Quantum Paradoxes

by Luke Muehlhauser on September 24, 2010 in Science

drescher good and real smallI’m blogging through Good and Real by Gary Drescher, perhaps the best book on naturalism I’ve read yet. (See the series index.)

So far I’ve summarized Drescher’s views on the mind, consiousness, and the nature of time. Now we turn to quantum mechanics.

The mechanistic, clockwork universe of 19th century physics had no need of a divine artificer and was thus radical in its own way, and yet its simple determinism was comprehensible and comforting. Even Einstein’s reformulation of space and time could be accepted as the evidence mounted. But quantum mechanics presents a universe that is, frankly, insane.

Not only is the quantum world indeterministic and probabilistic, it has a spooky, observer-dependent nature. For example:

Of several states that a particle might be in, it turns out that all may co-exist. It is as though there are several simultaneous versions of the particle, each in a different state… Bizarrely, however, whenever we observe the particle in this so-called superposition of states, we see just one version in just one of the previously co-existing states. And thereafter, the previous superposition vanishes, with no further trace of the other superposed states, as though they had never been present in the first place. (Which of the states we observe is unpredictable in principle – hence the apparent nondeterminism.)

At least, that is the usual interpretation of our observations in quantum mechanics.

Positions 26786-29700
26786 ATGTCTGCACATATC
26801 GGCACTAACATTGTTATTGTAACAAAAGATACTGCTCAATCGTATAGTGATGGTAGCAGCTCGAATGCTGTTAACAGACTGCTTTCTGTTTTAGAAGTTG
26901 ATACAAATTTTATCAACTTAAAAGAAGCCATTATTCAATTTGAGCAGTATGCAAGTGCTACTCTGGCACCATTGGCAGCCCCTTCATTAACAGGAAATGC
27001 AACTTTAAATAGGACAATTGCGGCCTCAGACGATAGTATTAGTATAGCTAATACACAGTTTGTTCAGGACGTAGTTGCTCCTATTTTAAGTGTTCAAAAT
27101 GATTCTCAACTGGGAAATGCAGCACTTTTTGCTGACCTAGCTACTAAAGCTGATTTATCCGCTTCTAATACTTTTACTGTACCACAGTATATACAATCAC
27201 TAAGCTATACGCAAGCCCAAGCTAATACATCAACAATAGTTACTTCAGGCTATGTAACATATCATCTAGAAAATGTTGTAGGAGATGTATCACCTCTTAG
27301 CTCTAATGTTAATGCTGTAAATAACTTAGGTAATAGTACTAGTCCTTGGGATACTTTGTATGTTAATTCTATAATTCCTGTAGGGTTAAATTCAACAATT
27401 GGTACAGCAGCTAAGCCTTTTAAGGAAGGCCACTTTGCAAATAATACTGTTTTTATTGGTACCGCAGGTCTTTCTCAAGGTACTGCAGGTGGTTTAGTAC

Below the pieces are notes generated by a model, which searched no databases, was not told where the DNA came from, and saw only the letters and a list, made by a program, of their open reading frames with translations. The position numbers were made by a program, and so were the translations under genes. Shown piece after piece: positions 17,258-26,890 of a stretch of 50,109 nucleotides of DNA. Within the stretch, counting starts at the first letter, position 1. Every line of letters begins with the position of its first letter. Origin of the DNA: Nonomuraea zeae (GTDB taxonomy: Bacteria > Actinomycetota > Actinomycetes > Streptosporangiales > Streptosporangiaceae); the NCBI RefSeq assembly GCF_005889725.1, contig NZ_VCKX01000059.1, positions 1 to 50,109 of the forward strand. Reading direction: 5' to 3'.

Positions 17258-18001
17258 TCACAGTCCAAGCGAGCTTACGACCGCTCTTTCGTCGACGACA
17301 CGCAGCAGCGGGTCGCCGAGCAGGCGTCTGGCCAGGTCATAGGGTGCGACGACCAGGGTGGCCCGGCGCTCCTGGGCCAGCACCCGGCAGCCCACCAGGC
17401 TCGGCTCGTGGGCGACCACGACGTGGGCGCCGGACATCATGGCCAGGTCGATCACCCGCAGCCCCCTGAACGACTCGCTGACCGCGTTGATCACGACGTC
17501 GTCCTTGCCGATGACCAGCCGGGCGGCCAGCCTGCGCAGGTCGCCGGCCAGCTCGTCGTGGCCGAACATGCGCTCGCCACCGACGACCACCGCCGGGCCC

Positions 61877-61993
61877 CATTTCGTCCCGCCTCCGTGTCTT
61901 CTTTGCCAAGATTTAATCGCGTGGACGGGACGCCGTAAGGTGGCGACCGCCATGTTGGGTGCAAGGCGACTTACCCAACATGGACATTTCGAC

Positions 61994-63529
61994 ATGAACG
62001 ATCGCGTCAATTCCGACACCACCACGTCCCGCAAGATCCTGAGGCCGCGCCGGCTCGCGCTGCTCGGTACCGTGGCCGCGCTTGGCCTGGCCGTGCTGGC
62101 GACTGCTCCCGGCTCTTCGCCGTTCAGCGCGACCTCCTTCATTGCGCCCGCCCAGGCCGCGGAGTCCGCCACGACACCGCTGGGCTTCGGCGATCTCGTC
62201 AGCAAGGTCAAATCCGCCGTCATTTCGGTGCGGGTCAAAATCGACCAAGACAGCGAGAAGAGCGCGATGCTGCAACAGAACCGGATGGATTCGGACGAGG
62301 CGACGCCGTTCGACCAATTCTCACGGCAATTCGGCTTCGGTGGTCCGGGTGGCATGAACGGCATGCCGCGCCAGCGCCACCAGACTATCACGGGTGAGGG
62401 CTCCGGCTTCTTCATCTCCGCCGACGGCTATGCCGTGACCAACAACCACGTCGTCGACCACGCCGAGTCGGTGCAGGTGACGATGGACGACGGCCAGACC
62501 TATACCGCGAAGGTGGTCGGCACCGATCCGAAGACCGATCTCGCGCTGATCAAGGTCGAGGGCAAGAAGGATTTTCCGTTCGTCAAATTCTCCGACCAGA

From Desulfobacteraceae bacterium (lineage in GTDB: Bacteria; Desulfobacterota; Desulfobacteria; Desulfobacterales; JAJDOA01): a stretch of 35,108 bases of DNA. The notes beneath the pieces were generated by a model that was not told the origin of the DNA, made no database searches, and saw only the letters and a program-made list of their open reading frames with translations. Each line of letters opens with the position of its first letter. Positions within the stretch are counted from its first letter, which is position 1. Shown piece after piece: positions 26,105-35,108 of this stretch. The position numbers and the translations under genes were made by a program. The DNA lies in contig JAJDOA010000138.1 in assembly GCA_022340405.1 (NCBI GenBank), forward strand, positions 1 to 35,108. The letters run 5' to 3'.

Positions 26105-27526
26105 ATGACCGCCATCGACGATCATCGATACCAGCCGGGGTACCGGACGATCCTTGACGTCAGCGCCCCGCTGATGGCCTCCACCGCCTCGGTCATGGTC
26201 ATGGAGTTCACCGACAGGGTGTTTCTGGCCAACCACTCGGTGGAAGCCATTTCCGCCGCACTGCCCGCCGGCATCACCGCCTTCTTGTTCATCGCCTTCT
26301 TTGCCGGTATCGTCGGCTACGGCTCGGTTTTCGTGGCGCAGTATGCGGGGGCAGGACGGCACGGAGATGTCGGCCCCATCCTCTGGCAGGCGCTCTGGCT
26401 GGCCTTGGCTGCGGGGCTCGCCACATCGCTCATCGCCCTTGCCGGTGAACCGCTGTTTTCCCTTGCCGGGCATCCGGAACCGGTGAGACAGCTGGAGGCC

In 1957, Hugh Everett proposed an alternative view. He thought the mathematics of quantum mechanics did describe

a straightforwardly deterministic system after all. There are quantum superpositions, but we observers are among the physical objects that can be in a superposition of states. Each such superposition pairs a particular state of the observed object with the corresponding observer-state, so each superposed version of the observer observes only one of the superposed states of the object, even though the superposition persists. Because there are multiple superposed versions of the observer too – each observing just one superposed state – the fact that (each version of) an observer sees only one such state does not imply that the superposition has (randomly) collapsed to just one such state.

The very concept of a conscious observer in a superposition of states – some versions observing one thing, other versions observing another – is anathema to the view of consciousness as a unitary, transcendent, extraphysical, extramechanical phenomenon. But if consciousness is just an ordinary physical process, its superposition is no stranger than that of any other physical process…